Last week we introduced the concept of Woolsey's Law of Doubling, (roughly, "If in doubt, double") Now let's look at a practical example. With a man on the bar you are on roll as Black in the above position. Should you double? Should White take or pass?

I was in the box with a partner when this position arose in a six-handed chouette at the Double Fives club (with six or more, it is common for the box to take a partner).We then discussed whether to double.

Certainly this position is very volatile. By our next roll we could either have lost our market - reached a position where our opponents would immediately drop a double - or be in trouble ourselves. Consider, for example, the sequence 6,5 for Black followed by 6,5 for White, when it is White who will have lost their market.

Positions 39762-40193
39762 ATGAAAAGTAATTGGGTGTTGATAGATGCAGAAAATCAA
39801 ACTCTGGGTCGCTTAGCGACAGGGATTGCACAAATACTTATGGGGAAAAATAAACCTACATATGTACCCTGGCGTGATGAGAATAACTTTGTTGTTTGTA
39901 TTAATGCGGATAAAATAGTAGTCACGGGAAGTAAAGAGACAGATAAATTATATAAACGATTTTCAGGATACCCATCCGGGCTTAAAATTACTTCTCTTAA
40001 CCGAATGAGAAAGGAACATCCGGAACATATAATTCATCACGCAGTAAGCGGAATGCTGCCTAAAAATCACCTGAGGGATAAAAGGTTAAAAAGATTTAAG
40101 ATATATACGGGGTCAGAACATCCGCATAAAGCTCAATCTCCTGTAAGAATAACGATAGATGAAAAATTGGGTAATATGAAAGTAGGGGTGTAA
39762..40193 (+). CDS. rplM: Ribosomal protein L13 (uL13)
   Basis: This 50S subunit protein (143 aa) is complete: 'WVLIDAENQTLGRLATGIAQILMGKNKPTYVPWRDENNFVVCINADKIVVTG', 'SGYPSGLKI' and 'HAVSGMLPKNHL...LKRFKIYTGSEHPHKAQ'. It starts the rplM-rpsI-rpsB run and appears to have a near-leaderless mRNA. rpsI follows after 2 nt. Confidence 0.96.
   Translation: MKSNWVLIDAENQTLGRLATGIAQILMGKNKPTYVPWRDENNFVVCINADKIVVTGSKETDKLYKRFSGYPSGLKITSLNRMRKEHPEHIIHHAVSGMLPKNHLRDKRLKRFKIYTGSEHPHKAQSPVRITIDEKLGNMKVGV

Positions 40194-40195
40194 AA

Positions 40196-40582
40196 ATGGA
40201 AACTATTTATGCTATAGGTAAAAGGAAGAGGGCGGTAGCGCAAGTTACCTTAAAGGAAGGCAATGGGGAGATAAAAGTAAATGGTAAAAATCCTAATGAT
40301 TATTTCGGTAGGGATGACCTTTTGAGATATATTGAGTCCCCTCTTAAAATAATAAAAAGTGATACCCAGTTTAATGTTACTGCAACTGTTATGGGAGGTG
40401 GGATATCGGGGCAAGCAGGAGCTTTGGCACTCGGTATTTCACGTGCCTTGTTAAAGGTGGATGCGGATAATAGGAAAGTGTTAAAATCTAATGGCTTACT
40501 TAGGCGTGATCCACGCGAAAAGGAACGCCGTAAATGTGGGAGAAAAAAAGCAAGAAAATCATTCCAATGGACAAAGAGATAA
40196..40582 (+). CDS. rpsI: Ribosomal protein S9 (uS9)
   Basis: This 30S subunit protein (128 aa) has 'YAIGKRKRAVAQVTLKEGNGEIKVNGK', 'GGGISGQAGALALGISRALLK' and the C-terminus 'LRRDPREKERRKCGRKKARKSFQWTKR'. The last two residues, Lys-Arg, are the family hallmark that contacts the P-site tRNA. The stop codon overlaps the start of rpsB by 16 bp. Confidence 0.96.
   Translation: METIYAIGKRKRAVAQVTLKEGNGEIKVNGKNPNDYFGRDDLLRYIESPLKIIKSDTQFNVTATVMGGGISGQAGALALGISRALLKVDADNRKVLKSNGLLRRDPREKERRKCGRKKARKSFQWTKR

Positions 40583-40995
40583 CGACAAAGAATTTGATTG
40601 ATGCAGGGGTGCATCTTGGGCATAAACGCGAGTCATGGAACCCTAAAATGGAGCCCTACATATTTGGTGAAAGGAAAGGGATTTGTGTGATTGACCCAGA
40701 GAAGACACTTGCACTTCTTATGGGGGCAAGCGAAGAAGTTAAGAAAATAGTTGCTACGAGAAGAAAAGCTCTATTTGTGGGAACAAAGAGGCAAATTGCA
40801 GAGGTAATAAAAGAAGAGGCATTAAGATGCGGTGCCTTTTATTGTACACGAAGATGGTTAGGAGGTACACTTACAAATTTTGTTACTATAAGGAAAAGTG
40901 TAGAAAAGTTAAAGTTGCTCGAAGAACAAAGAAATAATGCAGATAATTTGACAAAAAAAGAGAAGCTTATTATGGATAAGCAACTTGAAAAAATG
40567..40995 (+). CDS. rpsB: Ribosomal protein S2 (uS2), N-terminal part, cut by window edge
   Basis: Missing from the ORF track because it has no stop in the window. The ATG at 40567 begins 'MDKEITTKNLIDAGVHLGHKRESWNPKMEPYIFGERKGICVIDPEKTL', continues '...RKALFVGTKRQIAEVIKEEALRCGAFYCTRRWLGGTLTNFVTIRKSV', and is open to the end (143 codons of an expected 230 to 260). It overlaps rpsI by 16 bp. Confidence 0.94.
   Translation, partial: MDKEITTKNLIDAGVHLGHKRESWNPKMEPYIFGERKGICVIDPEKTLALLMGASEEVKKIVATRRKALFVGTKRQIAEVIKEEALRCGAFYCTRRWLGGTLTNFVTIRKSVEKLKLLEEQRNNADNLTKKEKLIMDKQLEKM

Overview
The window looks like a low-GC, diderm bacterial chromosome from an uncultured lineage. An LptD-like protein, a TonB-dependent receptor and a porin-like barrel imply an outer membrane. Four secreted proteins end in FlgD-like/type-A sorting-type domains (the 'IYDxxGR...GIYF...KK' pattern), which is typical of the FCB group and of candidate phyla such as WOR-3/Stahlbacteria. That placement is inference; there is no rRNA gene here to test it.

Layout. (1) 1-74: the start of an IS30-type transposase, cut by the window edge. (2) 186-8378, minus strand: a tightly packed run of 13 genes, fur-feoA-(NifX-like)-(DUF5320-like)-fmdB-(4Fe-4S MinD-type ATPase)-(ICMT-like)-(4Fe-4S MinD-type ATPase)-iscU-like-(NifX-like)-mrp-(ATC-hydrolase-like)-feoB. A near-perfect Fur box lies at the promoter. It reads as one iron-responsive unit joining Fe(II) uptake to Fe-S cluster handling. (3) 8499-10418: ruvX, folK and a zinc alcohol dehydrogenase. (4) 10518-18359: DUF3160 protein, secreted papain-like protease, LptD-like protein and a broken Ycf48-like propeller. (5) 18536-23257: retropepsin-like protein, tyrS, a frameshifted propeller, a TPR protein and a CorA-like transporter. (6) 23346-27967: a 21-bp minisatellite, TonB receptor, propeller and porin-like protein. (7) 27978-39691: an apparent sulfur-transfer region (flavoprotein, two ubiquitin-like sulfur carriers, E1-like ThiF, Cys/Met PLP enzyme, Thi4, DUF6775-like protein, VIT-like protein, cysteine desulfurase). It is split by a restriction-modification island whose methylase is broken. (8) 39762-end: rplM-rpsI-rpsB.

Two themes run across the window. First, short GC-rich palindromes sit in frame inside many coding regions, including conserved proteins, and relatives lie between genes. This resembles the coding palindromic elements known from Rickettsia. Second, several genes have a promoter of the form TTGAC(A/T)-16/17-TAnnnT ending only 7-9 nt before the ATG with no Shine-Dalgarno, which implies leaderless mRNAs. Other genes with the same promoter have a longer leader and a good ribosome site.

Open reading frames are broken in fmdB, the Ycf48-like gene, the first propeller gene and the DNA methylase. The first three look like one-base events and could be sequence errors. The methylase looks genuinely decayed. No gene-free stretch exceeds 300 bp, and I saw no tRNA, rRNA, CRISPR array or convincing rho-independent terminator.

In the start position nearly all numbers play well. 4s hit from the bar. 2s, 5s and 6s can be used to hit on the 5-point. 1s and 3s are not so good, but double 1 and double 3 both play well. If we hit one of White's men and they fail to enter we will definitely have lost our market. Now apply Woolsey's Law: if Black doubles should White take? Although we thought our opponents would take, White is going to lose a lot of gammons and that may just push the decision towards a drop. This meets Woolsey's key criterion: we're not totally sure it is a take - so we must double!

Double we did and White accepted the cube. We were rewarded for our aggression by rolling 4,4. This was played Bar/21*, 13/9/5*/1* putting three men on the bar. White stayed on the bar and we easily won a gammon. Later analysis using Jellyfish showed that with White owning the cube, Black wins only 51 per cent of the time but 70 per cent of those wins are gammons. This confirms the correct action in the initial position to be double/take.